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Discussion Starter #1
My poor ole Savage 67 20 gauge pump that is. It was well used when I got it when I was 11 years old, and 24 years and thousands of shots later it is pretty much the same. It's one of those guns that gets used and abused. Typically just wipe it down at the end of the day and put it away till next time. It is my go to shotgun for everything except turkey and coyotes, and I don't hunt either of those much anymore.

Anymay, it is getting hard to pump. Sorta feels like it sticks and sorta rough. If you hit the slide release it pumps smooth. Pull the trigger, and it pumps really hard.

I'm guessing there is a buildup of grime inside the bolt assembly? It has never failed to fire. The most it has ever been truely cleaned was spraying gun scrubber in the action until the black stopped purring out. I have no idea how to take it apart.

It seems to have started this year. I took it to the gamelands the other day, and had two ringnecks come my way. The first one was down, and had to really pull hard on the pump to work the action. I actually had to pull it twice because it never did that before. Luckily I was able to do it fast enough to get the second bird.

I brought it home, and sprayed gun scrubber in the action and into the bolt until the can was empty. I gave it a shot of oil for lube, and it feels the same way.

Any ideas?
 

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Discussion Starter #3
thanks for the insite. My problem is now solved.

Wasn't even thinking of it that way. Don't even get the laugh really. Last time I even made reference to something it got me banned for a week.

I just wanted to know my options. I don't even know of a gunsmith in the area. The only one I know of is in Danville, and he don't touch shotguns.

I would love to just sit this one in the corner and buy a new one, but not an option at this time.
 

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Hunt/Fish, you can drop the trigger assembly by punching out the two drift pins on the receiver. Use a brass or plastic drift pin punch. That should allow you to remove the trigger assembly which will allow you to see the action bar as it slides in the receiver with the bolt. I believe that there is only one action bar on your Savage. It 's possible that it's bent but I'd try to clean it first.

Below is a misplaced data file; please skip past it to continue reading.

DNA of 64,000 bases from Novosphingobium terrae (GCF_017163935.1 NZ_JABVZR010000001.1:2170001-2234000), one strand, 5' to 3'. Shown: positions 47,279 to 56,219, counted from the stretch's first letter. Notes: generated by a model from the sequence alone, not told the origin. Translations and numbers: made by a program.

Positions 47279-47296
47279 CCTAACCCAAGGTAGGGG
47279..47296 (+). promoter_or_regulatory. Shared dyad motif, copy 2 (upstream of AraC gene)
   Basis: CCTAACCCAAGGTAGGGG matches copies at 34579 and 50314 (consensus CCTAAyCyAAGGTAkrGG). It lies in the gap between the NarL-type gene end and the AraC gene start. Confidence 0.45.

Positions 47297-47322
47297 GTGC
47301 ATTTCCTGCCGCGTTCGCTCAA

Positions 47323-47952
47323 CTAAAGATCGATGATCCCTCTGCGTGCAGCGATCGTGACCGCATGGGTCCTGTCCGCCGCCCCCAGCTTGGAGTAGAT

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Discussion Starter #5
Thanks for the advise. There is only one bar.

I was able to get out today for a bit with my daughter. She has been buggin me for about a week now. I normally don't hunt squirrel with a shotgun anymore, but I decided I wanted to try it again.

Same thing. I have to pump it like I hate it. It never used to be that way. It almost feels like it wants to hang up when you first go to pump it.

It's sort of like that old pair of shoes or that older truck you've been driving......Just don't want to give it up. Just may have to break down, and buy a new one. Keep the old one for back up eventhough I have two others.
 

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It's great to get the kids out when you can.
I know the feeling about old guns.
I had a H&R pump shotgun that I bought when I was 14 with grass cutting money. I loaned it to a friend and got it back broken. I took it to several gunsmiths who said that parts weren't available to fix it. The gun sat in my gun cabinet for 30+ years. A few years ago at the Harrisburg Sportsman Show I talked to a rep from Numrich Arms who was able to get me the parts I needed to fix the gun. Although I now have several better shotguns to choose from, that old H&R makes more trips to the field than the more expensive ones.
 

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I jus had that problem on my mossberg 500 I bought used today for deer season. I torew it part and took the guts out of it and cleanded it good now its works very very smooth
 

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Discussion Starter #9